Guy Kawasaki, who was Apple’s software evangelist, is passionate about the idea that products and services reach critical mass ‘because mere mortals spread the word for you.’ He also has noted that the people who developed the original Macintosh didn’t really have any idea of what people would do with the machine–and thus how its users would influence its development.
We’re wired to create patterns, but that doesn’t mean the first patterns are necessarily useful. At one time I saw blogs as someone’s Big Idea of the Day. But the first blog I created didn’t have feature my ideas–it collected stories by others, and posted them as they were originally told.
Last year I noted what I call book blogs. I don’t think of them as “real” blogs, because typically the author doesn’t engage with readers via comments. The Book Blog is mainly a marketing vehicle: here’s what my book is about. Buy it.
To me this seems to violate the informal idea of community, of exchange. If you’re going to have a Book Blog, why not invite and encourage a sharing of ideas, reactions, even critiques? Maybe you’re more interested in controlling the conversation than in conversing.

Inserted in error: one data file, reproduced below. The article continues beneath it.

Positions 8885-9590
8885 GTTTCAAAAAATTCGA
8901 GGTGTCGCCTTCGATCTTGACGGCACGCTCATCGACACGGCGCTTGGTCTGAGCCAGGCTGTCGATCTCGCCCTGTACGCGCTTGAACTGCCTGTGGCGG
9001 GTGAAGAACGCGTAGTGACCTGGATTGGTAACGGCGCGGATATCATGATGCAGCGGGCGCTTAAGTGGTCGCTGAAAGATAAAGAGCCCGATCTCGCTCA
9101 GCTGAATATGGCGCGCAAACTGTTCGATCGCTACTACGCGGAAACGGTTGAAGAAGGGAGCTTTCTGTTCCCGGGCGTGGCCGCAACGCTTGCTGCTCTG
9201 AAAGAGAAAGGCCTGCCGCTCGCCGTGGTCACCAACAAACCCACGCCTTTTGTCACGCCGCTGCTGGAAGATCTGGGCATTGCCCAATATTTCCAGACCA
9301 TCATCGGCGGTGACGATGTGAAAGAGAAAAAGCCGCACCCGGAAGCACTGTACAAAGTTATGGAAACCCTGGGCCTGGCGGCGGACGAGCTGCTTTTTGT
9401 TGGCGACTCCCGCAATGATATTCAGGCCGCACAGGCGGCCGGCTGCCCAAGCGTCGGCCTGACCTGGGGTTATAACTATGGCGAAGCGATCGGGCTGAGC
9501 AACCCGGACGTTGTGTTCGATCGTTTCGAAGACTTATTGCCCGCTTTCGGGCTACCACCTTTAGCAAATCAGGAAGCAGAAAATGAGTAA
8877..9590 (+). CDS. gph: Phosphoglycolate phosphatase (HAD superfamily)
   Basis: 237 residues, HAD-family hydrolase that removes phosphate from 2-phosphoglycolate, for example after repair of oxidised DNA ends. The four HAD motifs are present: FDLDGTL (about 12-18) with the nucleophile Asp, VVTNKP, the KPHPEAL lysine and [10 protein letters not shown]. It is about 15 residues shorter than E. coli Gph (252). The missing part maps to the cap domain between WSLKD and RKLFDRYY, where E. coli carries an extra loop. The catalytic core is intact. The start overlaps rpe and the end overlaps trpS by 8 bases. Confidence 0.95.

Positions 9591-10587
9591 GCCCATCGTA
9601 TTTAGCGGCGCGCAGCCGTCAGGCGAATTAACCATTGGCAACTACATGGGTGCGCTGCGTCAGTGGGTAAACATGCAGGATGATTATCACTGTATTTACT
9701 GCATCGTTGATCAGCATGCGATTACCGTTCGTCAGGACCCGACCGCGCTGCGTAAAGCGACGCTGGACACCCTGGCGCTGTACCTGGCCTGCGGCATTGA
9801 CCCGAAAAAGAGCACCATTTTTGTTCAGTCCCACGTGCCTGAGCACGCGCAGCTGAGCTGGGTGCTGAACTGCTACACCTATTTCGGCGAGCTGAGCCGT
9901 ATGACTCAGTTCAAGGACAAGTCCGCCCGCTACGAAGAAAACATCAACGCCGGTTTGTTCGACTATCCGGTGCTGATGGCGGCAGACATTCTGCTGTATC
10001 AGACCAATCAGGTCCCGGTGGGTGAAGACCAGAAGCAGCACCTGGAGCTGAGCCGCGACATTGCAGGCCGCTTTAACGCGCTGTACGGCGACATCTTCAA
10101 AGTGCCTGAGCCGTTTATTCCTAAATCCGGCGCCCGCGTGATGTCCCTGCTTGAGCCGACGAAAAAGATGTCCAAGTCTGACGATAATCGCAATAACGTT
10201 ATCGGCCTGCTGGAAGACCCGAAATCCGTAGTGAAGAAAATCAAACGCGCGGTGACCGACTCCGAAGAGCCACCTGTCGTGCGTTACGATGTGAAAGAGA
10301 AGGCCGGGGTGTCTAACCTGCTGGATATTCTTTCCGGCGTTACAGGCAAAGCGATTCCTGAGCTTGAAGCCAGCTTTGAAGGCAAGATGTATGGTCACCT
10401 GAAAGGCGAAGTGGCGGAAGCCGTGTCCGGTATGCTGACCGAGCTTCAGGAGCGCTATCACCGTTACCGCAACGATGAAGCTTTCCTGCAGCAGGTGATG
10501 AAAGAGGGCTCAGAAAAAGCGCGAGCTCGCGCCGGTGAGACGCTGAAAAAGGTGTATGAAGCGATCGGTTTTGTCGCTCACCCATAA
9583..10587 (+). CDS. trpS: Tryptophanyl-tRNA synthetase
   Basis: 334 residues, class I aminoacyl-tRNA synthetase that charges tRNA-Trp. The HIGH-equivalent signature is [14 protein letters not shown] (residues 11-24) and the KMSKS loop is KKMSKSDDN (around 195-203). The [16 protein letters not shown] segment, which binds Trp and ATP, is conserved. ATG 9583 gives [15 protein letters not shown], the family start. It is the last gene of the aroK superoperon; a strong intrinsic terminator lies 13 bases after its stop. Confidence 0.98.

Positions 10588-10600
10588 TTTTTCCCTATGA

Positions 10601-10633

Last week I received a comment on a post. The heart of the comment was “nice post; by the way, you might want to see my book at blahblahblog.com.” As you might have figured, it was a Book Blog.
I couldn’t see the connection — the actual “nice post” language was generic — so I emailed the commenter. No, he replied, you didn’t miss a connection; it was shameless marketing.
Well, he’s free to deliver what looks like hand-spam; I’m free not to publish the comment. No need to beat him up by name.
This did get me thinking about tacit assumptions, and about the ways in which technology gets applied (bent?) to uses other than the ones we would predict or prefer. Rather than fulminating about it, I’m just noticing it in passing.
It’s pointless to say “you shouldn’t do simple-minded marketing.” For one thing, the simple-minded usually outnumber the others. For another, they’re not going to listen; intermittentent positive feedback is far more reinforcing.
So I’m just reminded that people will use these tools in ways I can’t anticipate. Some of those ways will encourage connections that I like; I’ll go with those, and let the rest drift elsewhere.